Carmel: ‘seductive and kind of soulful’
Carmel is the latest venture from the team behind the wildly popular Berber & Q Grill House in Haggerston and Shawarma Bar in Exmouth Market. As the third in a trilogy, it makes total sense. It’s an all-day restaurant (or will be when the breakfast menu launches later this month) and, located in Queen’s Park, has all the benefits of catering to a local, neighbourhood crowd.
Like its predecessors, Carmel draws on the flavours of the eastern Mediterranean and north Africa. But while the focus at Berber & Q Grill House is BBQ culture and the vibe is “quite loud”, says chef-owner Josh Katz, Carmel offers a more “grown-up” environment. Katz calls it a “coming of age” where the team can show off their range. Located in a cobblestone mews off the high street, the place has charm. Pitching up on a chilly night in January, I can’t help loitering outside to take in the twinkly scene – framed by the gridded windows – of people feasting around candlelit tables. The candles turn out to be full-length tapers rather than tea lights, a possible fire hazard that makes me slightly nervous. But I can’t fault the casual, modern design, which combines wooden benches, tiled counters and leather banquettes with whitewashed brickwork and ceiling planters.
The dinner menu brings together a handful of snacks, flatbreads, small and large plates. Naturally you’ll be ordering the turmeric-roasted cauliflower. Katz is famous for his cauliflower. The cauliflower shawarma at Berber & Q is his signature. The one at Carmel is meant to be an “improved” version. The pine nuts have been upgraded to walnuts and rather than drizzling over pomegranate molasses as he does at Berber & Q, Katz has concocted an agrodolce (a sweet and sour sauce) made from molasses, caramelised onions and vinegar. I don’t know if it trumps the original, but it is lip-smackingly good, arriving at the table like a brain, covered in all manner of toppings including fried capers and tahini. Between the crispy singed florets, relish-sweet onions and barely tart pomegranate seeds, it’s a luscious buffet of textures and flavours.
It sets the standard for a gorgeous smoked carrot and beetroot salad, which knits together earthy vegetables with tangy Xigalo cheese and crunchy puffed freekeh. I find it harder to get excited about the gnocchi. The dumplings are squishy as pillows, but the turmeric yoghurt sauce seems a bit flat to me. Quick to the rescue, though, is a spiced lamb flatbread, less flat than bulging and puffy with a resounding ground meat topping. We also get the tarama flatbread, which is like a potato and rosemary focaccia smothered in the saltiest emulsion imaginable. I like my food punchy but this is a grenade.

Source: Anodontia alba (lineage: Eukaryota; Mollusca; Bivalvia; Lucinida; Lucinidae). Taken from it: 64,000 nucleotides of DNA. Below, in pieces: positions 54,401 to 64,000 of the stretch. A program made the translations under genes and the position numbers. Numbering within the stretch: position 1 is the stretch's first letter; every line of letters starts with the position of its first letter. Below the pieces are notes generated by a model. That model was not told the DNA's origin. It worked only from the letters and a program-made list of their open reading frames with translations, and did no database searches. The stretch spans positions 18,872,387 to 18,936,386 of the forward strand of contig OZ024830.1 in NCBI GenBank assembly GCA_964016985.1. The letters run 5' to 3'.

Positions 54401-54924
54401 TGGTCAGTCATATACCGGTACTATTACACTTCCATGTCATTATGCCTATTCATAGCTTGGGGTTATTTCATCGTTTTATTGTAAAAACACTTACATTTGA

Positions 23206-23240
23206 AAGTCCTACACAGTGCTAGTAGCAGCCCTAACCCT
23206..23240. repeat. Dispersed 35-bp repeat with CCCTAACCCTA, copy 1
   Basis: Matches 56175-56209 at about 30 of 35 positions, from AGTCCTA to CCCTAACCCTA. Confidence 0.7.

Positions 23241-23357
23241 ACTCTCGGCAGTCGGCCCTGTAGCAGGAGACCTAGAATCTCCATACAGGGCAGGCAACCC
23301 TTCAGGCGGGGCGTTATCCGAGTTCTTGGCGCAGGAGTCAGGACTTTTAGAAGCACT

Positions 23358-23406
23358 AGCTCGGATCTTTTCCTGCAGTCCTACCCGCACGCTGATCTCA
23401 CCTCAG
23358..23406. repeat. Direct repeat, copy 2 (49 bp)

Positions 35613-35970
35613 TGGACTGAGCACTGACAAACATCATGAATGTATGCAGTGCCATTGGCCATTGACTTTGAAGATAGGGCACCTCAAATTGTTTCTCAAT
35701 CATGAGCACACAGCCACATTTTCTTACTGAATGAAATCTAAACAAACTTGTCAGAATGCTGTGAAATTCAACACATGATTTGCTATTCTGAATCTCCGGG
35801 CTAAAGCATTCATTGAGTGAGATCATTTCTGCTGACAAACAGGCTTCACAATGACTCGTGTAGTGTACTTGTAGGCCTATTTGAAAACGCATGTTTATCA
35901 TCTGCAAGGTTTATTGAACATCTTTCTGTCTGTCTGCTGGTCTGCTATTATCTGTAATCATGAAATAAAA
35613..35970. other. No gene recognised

From the roster of large plates, which includes slow-grilled urfa chilli chicken and pan-seared cod, we plump for the smoked lamb neck shawarma, which comes with sides of garlic labneh, mango amba (fermented mango pickle) and a garlic, coriander, parsley, green chilli sauce, not unlike chimichurri. The meat is so moist and tender it slips off the bone with barely a nudge.
The obvious sweet course after a platter this rich is blood orange sorbet. The kitchen is down to its last scoop, so we bag that plus the rice pudding panna cotta. Made from rice pudding blended into cream, set in a firm panna cotta and served with grilled grapes, spiced chocolate rubble and a moat of grapey juices, the dish is totally bewitching – subtle, mellow, not cloying at all. In fact, seductive and kind of soulful. I’m scraping the bowl clean. For sheer intrigue of flavours, you might even call it the cauliflower of desserts. High praise around here.
Four more flavours of north Africa and the eastern Mediterranean. By Tim Auld
Al Fassia, Marrakech
In 1987, Mohammad Chab and his wife Lalla Fatima came up with the radical plan of opening a restaurant only run and cooked in by women. Thirty-five years on, it’s a boutique hotel with another restaurant across town in Aguedal. For aficionados of Moroccan cuisine, it’s regarded as the place to go in the city: the menu drips with koftas, kebabs and tagines – start with pastry stuffed with rice, minced meat, fish, vegetables, spinach and cheese and book-end it all with more sweet, delectable pastry. alfassia.com
A Moorish culinary destination since it opened in Exmouth Market in Farringdon in 1997, Moro is the brainchild of chefs Sam and Sam Clarke, who set off in a campervan around Spain, Morocco and the Sahara to research the restaurant. A bullseye selection of sherries is on the menu to accompany now-classics such as charcoal-grilled lamb with slow-cooked chard, fresh coriander, white beans and garum – puddings include rosewater and cardamom ice-cream. moro.co.uk
Mourad and Aziza, San Francisco
Mourad Lahlou learned to cook traditional Moroccan recipes from his mother and about ingredients from visiting markets with his grandfather. He moved to America aged 17 and went on to open his first San Francisco restaurant Aziza in 2001, where he was awarded his first Michelin star. In 2015 he opened Mourad in the city and was awarded a second Michelin star the same year. He brings a “Cal” edge to north African food, combining traditional recipes with local Californian ingredients. Think Basteeya at Aziza (chicken confit, spiced almond, caramelised onion and sultana raisins) or halibut with squash, vadouvan, sultana, lobster curry and marigold at Mourad. mouradsf.com
With her Maltese mother, Jacqui Challinor, head chef of the Surry Hills destination, has the Mediterranean in her blood. Inspired by the cuisines of Spain, Morocco and the Middle East, this restaurant in a converted warehouse offers BBQ spatchcock with harissa, toum and guindilla; zucchini flowers with truffle honey and pecorino; and for pudding, olive oil ice-cream sandwich, halva, pistachio and honey. nomad.sydney